While Hurricane Sandy looks like "the storm of the century" according to the mainstream media, another fall hurricane that hit coastal northeast United States was a record-breaker in its time.
The Long Island Express Hurricane of September 21, 1938 was, to that point in time, the costliest natural disaster to ever hit the United States. This category 3 hurricane caused storm surges of between 12 and 25 feet above mean low tide throughout the coastal communities of New England, resulting in the loss of over 690 lives.
Weather forecasters at the time expected that the Long Island Express would head toward the northeast and avoid the east coast of the United States, turning further out to sea. Unfortunately, once the storm reached the latitude of Cape Hatteras where it was expected to turn, the forward motion of the hurricane took it due north toward Long Island. This hurricane moved very quickly, reaching speeds of between 60 and 70 miles per hour as it approached the shorelines of Connecticut and Long Island. By comparison, Hurricane Sandy is approaching the continental United States at less than 30 miles per hour. The first landfall of the Long Island Express occurred over the central part of Long Island at which time the eye of the hurricane was up to 50 miles wide. Barometric pressures reached a low of 27.94 inches or 946 millibars in Bellport, New York, slightly higher than Sandy's current 940 millibars. Steady wind speeds peaked at 121 miles per hour in Milton, Massachusetts and 87 mph in Providence, Rhode Island before the station's anemometer was destroyed. Overall peak wind gusts reached 186 miles per hour. At the top of the Empire State Building, wind gusts of 120 miles per hour were recorded compared to "only" 60 miles per hour at ground level in Central Park. Rainfall amounts were relatively tame on the east side of the hurricane's track with Bridgehampton on Long Island receiving 4.32 inches in total in a single day. On the west side of the track, two inches of rain per hour fell and over 17 inches of rain fell in the four days prior to and during the hurricane. Rivers flooded to record levels, resulting in the drowning of many additional victims.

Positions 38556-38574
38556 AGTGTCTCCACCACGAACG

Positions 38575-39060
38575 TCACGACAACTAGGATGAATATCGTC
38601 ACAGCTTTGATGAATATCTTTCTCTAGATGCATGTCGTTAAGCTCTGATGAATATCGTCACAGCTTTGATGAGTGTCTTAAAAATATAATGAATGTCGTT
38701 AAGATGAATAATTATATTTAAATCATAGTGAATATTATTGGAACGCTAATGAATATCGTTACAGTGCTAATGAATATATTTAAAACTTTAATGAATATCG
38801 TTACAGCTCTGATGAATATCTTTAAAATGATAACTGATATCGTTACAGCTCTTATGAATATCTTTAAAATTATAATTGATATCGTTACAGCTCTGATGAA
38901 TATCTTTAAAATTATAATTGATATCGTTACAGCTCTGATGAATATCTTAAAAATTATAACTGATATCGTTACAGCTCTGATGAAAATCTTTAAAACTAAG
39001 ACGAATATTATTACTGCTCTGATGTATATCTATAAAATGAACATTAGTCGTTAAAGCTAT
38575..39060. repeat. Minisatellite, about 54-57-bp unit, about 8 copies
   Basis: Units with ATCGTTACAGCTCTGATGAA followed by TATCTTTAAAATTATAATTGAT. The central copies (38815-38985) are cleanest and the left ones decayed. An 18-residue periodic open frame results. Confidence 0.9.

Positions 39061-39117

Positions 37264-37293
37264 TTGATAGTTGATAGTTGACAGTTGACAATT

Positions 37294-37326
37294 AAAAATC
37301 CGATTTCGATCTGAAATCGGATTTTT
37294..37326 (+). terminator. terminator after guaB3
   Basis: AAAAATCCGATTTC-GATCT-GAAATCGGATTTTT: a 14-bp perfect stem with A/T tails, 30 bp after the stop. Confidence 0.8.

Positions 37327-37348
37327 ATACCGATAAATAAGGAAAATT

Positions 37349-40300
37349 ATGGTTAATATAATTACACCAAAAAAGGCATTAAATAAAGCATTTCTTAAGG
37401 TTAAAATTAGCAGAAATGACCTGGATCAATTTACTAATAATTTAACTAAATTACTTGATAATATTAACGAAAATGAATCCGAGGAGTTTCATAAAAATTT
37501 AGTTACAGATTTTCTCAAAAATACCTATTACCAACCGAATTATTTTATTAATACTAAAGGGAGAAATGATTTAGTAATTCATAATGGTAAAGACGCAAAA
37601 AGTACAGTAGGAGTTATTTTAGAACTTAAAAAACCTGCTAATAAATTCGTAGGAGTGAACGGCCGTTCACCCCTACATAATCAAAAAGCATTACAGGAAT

Here is a map from the United States Department of Commerce, Weather Bureau showing the track of the Long Island Express:
Here is some old footage showing the impact of the Long Island Express on coastal New England:
Interestingly, when the tidal surge hit the shores of Long Island in the mid-afternoon of September 21st, seismographs in Alaska registered the impact.
Here are two pictures of the damage resulting from the winds and storm surge:
After the storm, the beach in Westhampton, Long Island was destroyed and of the 179 homes along Dune Road, only 26 survived. Just in case you were wondering if history has taught us anything, here is the setting for a $6.25 million home located along the same stretch of beach:
Total damage from the Long Island Express surpassed $400 million in 1938 dollars ($6.446 billion in current dollars). Many experts blame the high death toll on poor forecasting of the storm's track.
Unfortunately, with much higher population density along the northeastern seaboard today than there was in 1938, the damage to property from hurricanes could be far greater. As well, when one looks at the density of housing located just above the high tide mark, lessons about what happens when you build at sea level from the past seem to have gone unlearned, an issue that may become even more apparent if global sea levels continue to rise.
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